Looking Back At The Minnesota Wild 2011 NHL Draft

After two draft-filled days (and a few to digest), the 2011 NHL Draft will be known as a turning point for the Minnesota Wild. With Minnesota missing the postseason for the third straight season and having the 26th best prospect pool according to Hockey's Future, General Manager Chuck Fletcher decided to trade All-Star defenseman Brent Burns and re-focus on younger talent.

The trade of Burns to San Jose for forward Devin Setoguchi, top prospect Charlie Coyle and the #28 pick was unexpected but not shocking. Despite it being one day after reiterating his love for the Wild organization, Minnesota has few if any trading chips and Burns is one year from unrestricted free agency. With the Wild being unable to lose Burns for nothing and a deal too good to pass up, Minneota pulled the trigger.

While Burns' departure leaves a gaping hole on defense, the trade gives the Wild some outstanding pieces to build around. Setoguchi, who on Thursday signed a 3 year $9 million contract, is a 25-goal scorer (although a lousy lawyer) who will give Minnesota two solid scoring lines and help center Mikko Koivu out drastically. Coyle was San Jose's top prospect (and the twentieth-best in the NHL) and a power forward who led Boston University's team as a freshman. He is a prospect who along with Mikael Granlund should give the Wild much needed offensive help in the future. Finally Minnesota was able to use the 28th pick to select center Zack Phillips. Phillips put up 38 goals while helping to lead the Saint John Sea Dogs to the Canadian junior hockey championship but is a project who needs to work on skating.

Overshadowed in the Burns trade Friday night was the tenth overall selection of 6'1" Swedish defenseman Jonas Brodin. Like many picks in the Chuck Fletcher era, Brodin is a player with upside who finished his season strong; however not a consensus top-ten pick. In fact, TSN analyst Bob McKenzie is the only person who had Brodin in his top ten along with a comparison to Nicklas Lidstrom. Regardless, there are high expectations for Brodin. As a 17 year-old playing for Farjestad of the Swedish Elite League (one of the top leagues in the world) has shown great patience and vision along with fellow Swede Kim Johnsson's ability to complete a breakout pass. He's a safe pick but for Brodin to become a NHL star he is going to have to further develop and work on his offense.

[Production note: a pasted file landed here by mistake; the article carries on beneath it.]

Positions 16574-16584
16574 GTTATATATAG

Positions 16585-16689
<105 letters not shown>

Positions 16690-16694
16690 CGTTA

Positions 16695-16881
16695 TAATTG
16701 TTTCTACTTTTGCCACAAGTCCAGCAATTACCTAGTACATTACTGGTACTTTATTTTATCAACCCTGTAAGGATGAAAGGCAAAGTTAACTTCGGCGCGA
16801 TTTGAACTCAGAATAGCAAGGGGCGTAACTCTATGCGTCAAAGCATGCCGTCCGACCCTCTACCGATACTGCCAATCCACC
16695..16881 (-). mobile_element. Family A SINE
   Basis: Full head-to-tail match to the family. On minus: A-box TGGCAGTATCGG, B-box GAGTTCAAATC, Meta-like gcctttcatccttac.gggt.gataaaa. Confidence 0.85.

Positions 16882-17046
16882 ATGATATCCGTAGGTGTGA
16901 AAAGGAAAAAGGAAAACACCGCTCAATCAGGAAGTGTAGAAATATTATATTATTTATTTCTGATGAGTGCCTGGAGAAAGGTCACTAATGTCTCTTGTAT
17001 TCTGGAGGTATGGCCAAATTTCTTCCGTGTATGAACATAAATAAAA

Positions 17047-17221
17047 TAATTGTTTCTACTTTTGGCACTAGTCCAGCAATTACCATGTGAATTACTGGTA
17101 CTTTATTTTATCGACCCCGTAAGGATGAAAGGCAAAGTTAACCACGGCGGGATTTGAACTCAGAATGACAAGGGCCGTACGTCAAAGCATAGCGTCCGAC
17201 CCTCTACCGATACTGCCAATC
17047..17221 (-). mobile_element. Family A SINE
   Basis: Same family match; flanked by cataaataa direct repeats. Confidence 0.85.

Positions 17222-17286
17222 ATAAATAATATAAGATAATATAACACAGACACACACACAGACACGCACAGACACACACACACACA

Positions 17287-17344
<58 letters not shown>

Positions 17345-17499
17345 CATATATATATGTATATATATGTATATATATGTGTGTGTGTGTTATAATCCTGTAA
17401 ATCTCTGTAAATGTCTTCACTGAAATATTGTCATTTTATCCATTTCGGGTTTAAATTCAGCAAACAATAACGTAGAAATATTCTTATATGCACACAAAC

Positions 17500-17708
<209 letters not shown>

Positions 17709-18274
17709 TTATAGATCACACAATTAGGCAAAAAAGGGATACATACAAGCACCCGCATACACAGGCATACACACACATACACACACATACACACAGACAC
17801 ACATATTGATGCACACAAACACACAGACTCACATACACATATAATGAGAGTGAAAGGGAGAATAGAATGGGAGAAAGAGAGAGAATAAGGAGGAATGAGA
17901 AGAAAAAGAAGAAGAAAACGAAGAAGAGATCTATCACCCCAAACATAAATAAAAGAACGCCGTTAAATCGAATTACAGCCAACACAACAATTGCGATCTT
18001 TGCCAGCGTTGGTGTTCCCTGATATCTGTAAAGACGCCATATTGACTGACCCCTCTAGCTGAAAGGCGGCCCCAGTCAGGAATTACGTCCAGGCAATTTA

Saturday brought another four prospects into the Wild organization and the big story was the team drafting two Minnesotans. Although Minnesota was without a second round pick due to trading for Chuck Kobasew in 2009, the Wild traded their third and fourth round pick to Vancouver for the #60 pick and drafted Wayzata HS forward Mario Lucia. It was a great pick (despite what others may say) for Minnesota because Lucia is a late first, early second round talent and the Wild need quality prospects regardless of where they were born. The team did the same thing last year trading their third and fourth round pick for a late second with Las Vegas native Jason Zucker and that move has appeared to pay off.

After Lucia, Minnesota drafted Eden Prairie native Nick Seeler with the #131 pick in the fifth round. Seeler, a defenseman headed to the University of Nebraska-Omaha, helped lead the Eden Prairie Eagles to the Class 2A hockey title with 9 goals and 34 assists. The Wild used their sixth round pick on goalie Stephan Michalek out of Loomis-Chaffee High School in Connecticut. Michalek was seen as the sixth-best goalie by Central Scouting and is headed to Harvard to play hockey for the Crimson. Minnesota's final pick in the seventh round was spent on Ottawa 67s center Tyler Graovac, who spent time this season injured with a broken forearm. Graovac is a two-way player with a big body and focuses more on faceoffs and being sound defensively than offense.

All in all, it was a good draft for the Wild organization but not one for the NHL team. For an organization with few high-end assets, Minnesota added the equivalent of four first-round picks and wisely chose to focus on younger talent after years of quick fixes. However, the loss of defenseman Brent Burns and the fact that many prospects are one or two years away from helping leave the Wild with holes to fill. It remains to be seen how General Manger Chuck Fletcher can help the NHL team through free agency - he already started by adding Setoguchi and trading a third round pick in 2013 for Philadelphia Flyers forward Darroll Powe - but the road back to the playoffs and the top of NHL appears to get worse before it gets better.

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